Celeriac and Fennel Soup – In the midst of rich holiday food, celeriac and fennel soup is the perfect light meal. We’re sure you’ll agree with Mr. Elton and “simply love celery root!”
After digging my way out from under Thanksgiving leftovers, I can’t help but be in the mood for soup and salad before the next rush of rich holiday food hits. I spent Thanksgiving traveling to see my in-laws with a fever and lower respiratory tract infection. They were perfectly lovely during our visit, but I’m wiped! Nourishing foods and time to recharge must happen for me before I allow myself to become hot-chocolate-and-cookie-crazed amongst all of the busyness of the holiday season.
Recently we’ve been getting lovely bulbs of celeriac from our crop share. The humble-looking vegetable has become one of my favorite winter treasures. I first learned of celeriac (a.k.a. celery root) when I was a teenager and watching the movie Emma. In the movie, the main character spends much of her time playing the role of matchmaker. She tries to set things up between her friend Harriet and a Mr. Elton. During one of her matchmaking escapades, she arranges time for the two to be alone, only to be disappointed to find that Mr. Elton uses the time to proclaim his love for celery root. Check out a clip below from the 1996 Miramax film Emma.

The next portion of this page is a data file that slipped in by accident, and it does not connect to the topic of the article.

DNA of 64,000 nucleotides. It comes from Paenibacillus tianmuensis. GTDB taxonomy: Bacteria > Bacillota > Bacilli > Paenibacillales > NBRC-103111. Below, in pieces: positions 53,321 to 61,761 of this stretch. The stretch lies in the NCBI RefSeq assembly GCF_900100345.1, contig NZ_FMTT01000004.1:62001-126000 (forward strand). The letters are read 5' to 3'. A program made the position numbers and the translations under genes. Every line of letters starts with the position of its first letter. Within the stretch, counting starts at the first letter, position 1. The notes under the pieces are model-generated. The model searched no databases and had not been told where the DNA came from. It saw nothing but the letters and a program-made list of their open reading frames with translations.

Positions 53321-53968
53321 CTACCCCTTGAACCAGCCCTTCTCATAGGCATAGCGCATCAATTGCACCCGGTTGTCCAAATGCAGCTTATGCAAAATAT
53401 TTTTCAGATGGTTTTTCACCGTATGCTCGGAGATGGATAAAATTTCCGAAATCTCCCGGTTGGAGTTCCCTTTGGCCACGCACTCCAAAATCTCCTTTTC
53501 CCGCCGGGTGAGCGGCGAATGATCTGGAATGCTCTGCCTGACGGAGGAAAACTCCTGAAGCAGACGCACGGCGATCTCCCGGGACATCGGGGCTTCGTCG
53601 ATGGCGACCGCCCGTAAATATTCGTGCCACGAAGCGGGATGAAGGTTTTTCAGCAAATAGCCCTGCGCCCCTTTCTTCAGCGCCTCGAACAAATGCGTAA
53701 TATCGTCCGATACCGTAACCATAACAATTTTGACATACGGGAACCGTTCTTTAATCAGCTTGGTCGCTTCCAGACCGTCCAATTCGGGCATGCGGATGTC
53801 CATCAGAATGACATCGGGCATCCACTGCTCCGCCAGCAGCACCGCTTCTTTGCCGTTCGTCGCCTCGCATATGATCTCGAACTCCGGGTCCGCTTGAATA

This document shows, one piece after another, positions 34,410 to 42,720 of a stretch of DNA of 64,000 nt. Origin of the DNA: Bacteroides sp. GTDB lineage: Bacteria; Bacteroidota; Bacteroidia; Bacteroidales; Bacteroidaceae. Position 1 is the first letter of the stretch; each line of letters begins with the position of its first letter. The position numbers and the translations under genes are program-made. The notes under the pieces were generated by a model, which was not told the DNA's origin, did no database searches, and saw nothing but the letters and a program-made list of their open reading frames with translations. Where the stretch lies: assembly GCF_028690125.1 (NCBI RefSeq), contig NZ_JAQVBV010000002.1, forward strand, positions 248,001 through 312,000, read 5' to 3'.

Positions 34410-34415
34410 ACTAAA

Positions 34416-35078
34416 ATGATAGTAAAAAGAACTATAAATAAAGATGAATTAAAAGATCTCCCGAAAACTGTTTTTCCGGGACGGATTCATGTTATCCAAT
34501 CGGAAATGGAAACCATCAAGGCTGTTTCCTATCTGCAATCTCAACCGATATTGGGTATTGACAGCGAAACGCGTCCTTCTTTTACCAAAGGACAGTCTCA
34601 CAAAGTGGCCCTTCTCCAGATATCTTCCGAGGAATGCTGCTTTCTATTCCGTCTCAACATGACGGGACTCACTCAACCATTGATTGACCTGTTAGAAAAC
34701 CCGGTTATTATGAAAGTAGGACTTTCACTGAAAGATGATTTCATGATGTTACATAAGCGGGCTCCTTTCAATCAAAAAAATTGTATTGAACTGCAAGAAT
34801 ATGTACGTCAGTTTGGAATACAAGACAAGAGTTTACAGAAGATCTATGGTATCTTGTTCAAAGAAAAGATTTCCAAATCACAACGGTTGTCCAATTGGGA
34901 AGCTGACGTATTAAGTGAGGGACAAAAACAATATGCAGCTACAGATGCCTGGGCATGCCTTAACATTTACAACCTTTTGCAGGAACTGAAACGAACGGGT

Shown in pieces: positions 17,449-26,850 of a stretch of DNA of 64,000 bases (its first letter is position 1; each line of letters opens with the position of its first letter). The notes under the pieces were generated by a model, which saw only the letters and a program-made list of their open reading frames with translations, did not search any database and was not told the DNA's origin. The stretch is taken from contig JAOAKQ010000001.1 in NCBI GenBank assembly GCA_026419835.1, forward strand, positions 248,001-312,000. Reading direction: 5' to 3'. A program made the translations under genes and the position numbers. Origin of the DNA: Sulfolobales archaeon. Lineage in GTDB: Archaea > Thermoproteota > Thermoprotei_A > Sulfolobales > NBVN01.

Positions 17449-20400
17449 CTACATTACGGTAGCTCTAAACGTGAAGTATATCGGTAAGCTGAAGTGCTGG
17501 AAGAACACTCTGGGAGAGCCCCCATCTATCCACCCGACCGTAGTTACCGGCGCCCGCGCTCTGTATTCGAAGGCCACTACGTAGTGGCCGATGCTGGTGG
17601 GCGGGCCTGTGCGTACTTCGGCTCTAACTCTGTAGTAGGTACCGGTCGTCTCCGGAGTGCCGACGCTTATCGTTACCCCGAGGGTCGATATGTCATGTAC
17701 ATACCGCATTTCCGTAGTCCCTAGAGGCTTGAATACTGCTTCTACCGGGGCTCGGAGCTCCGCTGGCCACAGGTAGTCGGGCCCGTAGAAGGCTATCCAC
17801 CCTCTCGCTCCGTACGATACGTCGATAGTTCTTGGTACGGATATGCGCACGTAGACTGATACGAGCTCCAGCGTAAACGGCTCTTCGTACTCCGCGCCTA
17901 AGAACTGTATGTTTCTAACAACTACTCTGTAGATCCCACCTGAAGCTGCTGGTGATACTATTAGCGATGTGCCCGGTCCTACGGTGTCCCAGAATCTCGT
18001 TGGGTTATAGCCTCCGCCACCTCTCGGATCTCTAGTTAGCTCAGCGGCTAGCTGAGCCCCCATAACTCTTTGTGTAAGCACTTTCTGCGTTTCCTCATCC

Celeriac is a variety of celery that’s grown for its large, round root instead of its stalks. When fresh, the bulb is firm and crisp. When cooked it is easily roasted, mashed, or pureed, with a texture somewhere between a rutabaga and a potato. It’s flavor is sweeter and more delicate than that of celery stalks. If you haven’t cooked with this vegetable before, take the word of Mr. Elton and myself when I say that it’s lovely.
Today’s recipe for Celeriac and Fennel Soup is mellow and fresh. I decided to combine the celeriac with fennel, as it adds a freshness and a mild herbal quality to the soup. Today’s post is all about celeriac, however, so I’ll have to save gushing over fennel for another day… This soup may not share in the excessive richness of so many recipes to be found during this time of year, but its pale green color would be so pretty at a Christmas brunch or luncheon. Serve it with a little crème fraîche and a drizzle of olive oil for added flavor and flair.